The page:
Frequently Asked Questions (FAQ)

We'll try to answer some of the more common questions about Tai Chi and Qigong below:


What is Tai Chi?

Tai Chi is an ancient Chinese tradition that, today, is practiced as a graceful form of exercise. It involves a series of movements performed in a slow, focused manner accompanied by deep breathing.

Tai Chi, also called Tai Chi Chuan, is a noncompetitive, self-paced system of gentle physical exercise and stretching. Each posture flows into the next without pause, ensuring that your body is in constant motion.

 Tai Chi has many different styles. Each style may subtly emphasize various Tai Chi principles and methods. There are variations within each style. Some styles may focus on health maintenance, while others focus on the martial arts aspect of Tai Chi.

Tai Chi is different from Yoga, another type of meditative movement. Yoga includes various physical postures and breathing techniques, along with meditation.


What is Qigong

Qigong (pronounced chee-gong) is an ancient Chinese exercise and healing technique that involves meditation, controlled breathing and movement exercises.

The character "Qi" that makes up the first part of Qigong is a difficult word to translate, according to Peter Wayne, an assistant professor of medicine at Harvard Medical School and the research director at Harvard's Osher Center for Integrative Medicine. Qi is a concept from traditional Chinese culture that roughly means vital energy, information, breath or spirit. The second character in Qigong, "gong," means cultivation or mastery, Wayne said. Qigong is therefore sometimes translated as "vital energy cultivation" or "mastery of your energy."

There are many forms of Qigong practiced throughout the world. Some of these forms involve breathing and meditation to promote spirituality and health while others are more vigorous and include martial arts exercises. Tai Chi, a widely practiced mind-body exercise, is sometimes referred to as a form of Qigong because it "cultivates, moves and helps manage Qi," according to Wayne.


What is difference between Tai Chi and Qigong?

While they share many characteristics, most people consider Qigong and Tai Chi to be two distinct practices.

The chi in the word 'Tai Chi' is a different character and has a different meaning [than the 'qi' in Qigong]. But the practice of Tai Chi, in my opinion, is equivalent to a form of Qigong. You're training to have more awareness and control over your 'life force' — your physiology or energy. And some forms of Qigong are almost indistinguishable from Tai Chi.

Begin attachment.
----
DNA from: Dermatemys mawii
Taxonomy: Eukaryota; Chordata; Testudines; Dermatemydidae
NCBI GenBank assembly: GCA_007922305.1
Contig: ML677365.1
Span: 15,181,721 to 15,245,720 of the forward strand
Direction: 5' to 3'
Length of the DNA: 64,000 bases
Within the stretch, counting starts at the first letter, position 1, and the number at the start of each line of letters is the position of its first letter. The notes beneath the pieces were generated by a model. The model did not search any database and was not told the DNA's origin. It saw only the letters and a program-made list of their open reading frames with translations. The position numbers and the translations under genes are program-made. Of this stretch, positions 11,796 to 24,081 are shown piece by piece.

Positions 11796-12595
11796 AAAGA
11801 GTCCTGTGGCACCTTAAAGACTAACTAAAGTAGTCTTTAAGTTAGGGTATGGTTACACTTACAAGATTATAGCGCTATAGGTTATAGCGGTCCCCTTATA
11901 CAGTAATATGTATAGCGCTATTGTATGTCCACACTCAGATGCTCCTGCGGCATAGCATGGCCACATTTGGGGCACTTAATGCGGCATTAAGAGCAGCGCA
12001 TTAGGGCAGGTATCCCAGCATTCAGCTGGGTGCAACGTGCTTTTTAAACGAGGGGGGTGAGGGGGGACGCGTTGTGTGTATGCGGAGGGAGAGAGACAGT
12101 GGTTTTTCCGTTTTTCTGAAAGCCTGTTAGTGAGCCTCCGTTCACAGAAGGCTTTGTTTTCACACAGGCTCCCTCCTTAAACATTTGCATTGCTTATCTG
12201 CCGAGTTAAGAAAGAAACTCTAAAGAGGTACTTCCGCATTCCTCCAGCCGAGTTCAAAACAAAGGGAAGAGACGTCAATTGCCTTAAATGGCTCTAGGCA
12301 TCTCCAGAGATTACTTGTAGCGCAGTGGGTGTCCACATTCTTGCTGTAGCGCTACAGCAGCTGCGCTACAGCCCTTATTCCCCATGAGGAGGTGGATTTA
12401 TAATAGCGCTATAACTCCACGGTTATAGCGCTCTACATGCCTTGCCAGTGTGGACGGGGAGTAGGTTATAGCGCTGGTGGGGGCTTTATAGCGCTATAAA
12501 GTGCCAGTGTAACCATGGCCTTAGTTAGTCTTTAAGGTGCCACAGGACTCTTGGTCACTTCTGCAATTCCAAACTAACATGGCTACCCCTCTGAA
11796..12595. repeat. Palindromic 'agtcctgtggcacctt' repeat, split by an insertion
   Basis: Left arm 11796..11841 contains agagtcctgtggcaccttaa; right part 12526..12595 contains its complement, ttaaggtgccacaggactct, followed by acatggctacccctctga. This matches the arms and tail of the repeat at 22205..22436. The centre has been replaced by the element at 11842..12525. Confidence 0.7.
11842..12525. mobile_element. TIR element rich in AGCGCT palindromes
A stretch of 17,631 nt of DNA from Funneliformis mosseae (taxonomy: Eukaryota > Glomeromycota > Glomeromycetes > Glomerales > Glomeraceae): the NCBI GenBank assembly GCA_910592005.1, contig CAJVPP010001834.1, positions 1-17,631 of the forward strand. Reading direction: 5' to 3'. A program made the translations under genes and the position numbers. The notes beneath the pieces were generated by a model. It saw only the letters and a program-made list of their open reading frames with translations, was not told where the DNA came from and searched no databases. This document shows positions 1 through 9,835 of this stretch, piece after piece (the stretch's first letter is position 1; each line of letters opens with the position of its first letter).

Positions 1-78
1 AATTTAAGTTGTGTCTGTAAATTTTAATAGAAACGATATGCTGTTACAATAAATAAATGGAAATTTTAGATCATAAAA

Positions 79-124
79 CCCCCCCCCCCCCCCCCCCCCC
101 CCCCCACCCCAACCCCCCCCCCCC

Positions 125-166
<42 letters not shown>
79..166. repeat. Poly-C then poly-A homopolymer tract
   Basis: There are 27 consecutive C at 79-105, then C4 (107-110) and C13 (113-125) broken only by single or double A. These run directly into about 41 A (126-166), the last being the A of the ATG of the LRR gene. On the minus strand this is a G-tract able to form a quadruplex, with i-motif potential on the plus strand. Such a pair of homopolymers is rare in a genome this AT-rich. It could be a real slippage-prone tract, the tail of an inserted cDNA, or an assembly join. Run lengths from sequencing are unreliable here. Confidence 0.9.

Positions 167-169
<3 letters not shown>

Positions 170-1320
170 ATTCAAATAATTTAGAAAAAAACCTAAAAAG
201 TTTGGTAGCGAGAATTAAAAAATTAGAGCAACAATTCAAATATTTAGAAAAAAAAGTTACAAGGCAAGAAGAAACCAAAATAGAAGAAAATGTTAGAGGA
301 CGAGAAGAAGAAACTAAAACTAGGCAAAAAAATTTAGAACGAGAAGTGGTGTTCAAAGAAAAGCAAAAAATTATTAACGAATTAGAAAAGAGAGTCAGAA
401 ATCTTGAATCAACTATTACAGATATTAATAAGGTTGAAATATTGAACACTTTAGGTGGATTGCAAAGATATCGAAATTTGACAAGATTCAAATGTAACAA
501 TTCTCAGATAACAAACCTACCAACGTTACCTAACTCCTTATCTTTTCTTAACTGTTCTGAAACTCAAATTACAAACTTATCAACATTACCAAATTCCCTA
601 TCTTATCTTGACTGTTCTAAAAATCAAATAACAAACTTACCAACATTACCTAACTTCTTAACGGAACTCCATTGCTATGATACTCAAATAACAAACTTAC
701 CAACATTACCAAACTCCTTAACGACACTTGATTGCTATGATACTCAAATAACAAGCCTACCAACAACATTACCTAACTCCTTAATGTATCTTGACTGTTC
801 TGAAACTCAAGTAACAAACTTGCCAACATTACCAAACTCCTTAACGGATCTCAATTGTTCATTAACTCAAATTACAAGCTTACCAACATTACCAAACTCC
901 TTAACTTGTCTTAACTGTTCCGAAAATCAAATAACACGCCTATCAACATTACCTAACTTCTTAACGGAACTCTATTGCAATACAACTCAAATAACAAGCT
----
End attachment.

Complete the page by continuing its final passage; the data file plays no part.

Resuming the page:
There are other forms of Qigong that look quite different from Tai Chi, however. These involve simple, slow movements done repeatedly. One of the most basic forms of Qigong is Ba Duan Jin Qigong, which has eight movements, often called the Eight Pieces of Brocade, or Fabric. (Translations vary.) This exercise dates back to the Song Dynasty. It is meant to enhance limb strength and flexibility of the joints.

While the movements of Qigong may be different from those of Tai Chi in some cases, both practices incorporate strength and flexibility with breathing exercises, focused attention and imagery. The biggest difference between Qigong and Tai Chi has more to do with the public's perception of these mind-body practices than it does with the practices themselves.

 

The eight movements of Baduanjin qigong: 1. Pressing the Heavens With Two Hands; 2. Drawing the Bowstring and Letting the Arrows Fly; 3. Separating Heaven and Earth; 4. Wise Owl Gazes Backward; 5. Punching With Angry Gaze; 6. Bouncing on the Toes; 7. Big Bear Turns From Side to Side; 8. Touching the Toes Then Bending Backwards.

The eight movements of Ba Duan Jin qigong: 1. Pressing the Heavens With Two Hands; 2. Drawing the Bowstring and Letting the Arrows Fly; 3. Separating Heaven and Earth; 4. Wise Owl Gazes Backward; 5. Punching With Angry Gaze; 6. Bouncing on the Toes; 7. Big Bear Turns From Side to Side; 8. Touching the Toes Then Bending Backwards.

Credit: Public domain 


Will Tai Chi help me to improve my balance?

There have multiple studies that show practitioners of Tai Chi have improved balance. A major study done by the NIH showed significant improvement in balance, 47.5% less falls, and found it superior to other exercises.

Here's an article from the New England Journal of Medicine that discusses Tai Chi and Postural Stability in Patients with Parkinson's Disease.

And here's another from The Gerontological Society of America: